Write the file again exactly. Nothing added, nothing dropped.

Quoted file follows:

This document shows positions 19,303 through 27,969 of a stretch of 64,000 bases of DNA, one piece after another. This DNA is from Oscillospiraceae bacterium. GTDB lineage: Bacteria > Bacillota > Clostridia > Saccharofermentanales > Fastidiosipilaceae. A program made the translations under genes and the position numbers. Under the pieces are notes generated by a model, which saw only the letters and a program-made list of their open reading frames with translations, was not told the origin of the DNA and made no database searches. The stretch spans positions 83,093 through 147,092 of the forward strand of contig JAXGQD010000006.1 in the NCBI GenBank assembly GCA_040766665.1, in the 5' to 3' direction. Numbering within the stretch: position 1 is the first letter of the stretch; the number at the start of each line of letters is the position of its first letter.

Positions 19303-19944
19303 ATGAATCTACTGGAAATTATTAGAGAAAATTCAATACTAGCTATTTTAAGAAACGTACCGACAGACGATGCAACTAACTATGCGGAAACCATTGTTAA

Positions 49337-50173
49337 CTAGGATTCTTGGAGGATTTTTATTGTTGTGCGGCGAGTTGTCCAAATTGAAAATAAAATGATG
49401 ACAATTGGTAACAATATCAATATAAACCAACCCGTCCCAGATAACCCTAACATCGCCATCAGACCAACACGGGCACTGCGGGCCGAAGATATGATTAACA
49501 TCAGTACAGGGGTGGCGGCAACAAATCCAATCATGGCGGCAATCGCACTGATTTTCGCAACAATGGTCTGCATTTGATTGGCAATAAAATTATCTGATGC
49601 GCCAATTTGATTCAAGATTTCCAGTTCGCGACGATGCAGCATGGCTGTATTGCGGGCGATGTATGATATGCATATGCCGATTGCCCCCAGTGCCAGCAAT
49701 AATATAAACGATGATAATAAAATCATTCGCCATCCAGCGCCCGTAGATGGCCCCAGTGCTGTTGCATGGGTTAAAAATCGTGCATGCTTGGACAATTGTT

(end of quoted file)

This document shows positions 19,303 through 27,969 of a stretch of 64,000 bases of DNA, one piece after another. This DNA is from Oscillospiraceae bacterium. GTDB lineage: Bacteria > Bacillota > Clostridia > Saccharofermentanales > Fastidiosipilaceae. A program made the translations under genes and the position numbers. Under the pieces are notes generated by a model, which saw only the letters and a program-made list of their open reading frames with translations, was not told the origin of the DNA and made no database searches. The stretch spans positions 83,093 through 147,092 of the forward strand of contig JAXGQD010000006.1 in the NCBI GenBank assembly GCA_040766665.1, in the 5' to 3' direction. Numbering within the stretch: position 1 is the first letter of the stretch; the number at the start of each line of letters is the position of its first letter.

Positions 19303-19944
19303 ATGAATCTACTGGAAATTATTAGAGAAAATTCAATACTAGCTATTTTAAGAAACGTACCGACAGACGATGCAACTAACTATGCGGAAACCATTGTTAA

Positions 49337-50173
49337 CTAGGATTCTTGGAGGATTTTTATTGTTGTGCGGCGAGTTGTCCAAATTGAAAATAAAATGATG
49401 ACAATTGGTAACAATATCAATATAAACCAACCCGTCCCAGATAACCCTAACATCGCCATCAGACCAACACGGGCACTGCGGGCCGAAGATATGATTAACA
49501 TCAGTACAGGGGTGGCGGCAACAAATCCAATCATGGCGGCAATCGCACTGATTTTCGCAACAATGGTCTGCATTTGATTGGCAATAAAATTATCTGATGC
49601 GCCAATTTGATTCAAGATTTCCAGTTCGCGACGATGCAGCATGGCTGTATTGCGGGCGATGTATGATATGCATATGCCGATTGCCCCCAGTGCCAGCAAT
49701 AATATAAACGATGATAATAAAATCATTCGCCATCCAGCGCCCGTAGATGGCCCCAGTGCTGTTGCATGGGTTAAAAATCGTGCATGCTTGGACAATTGTT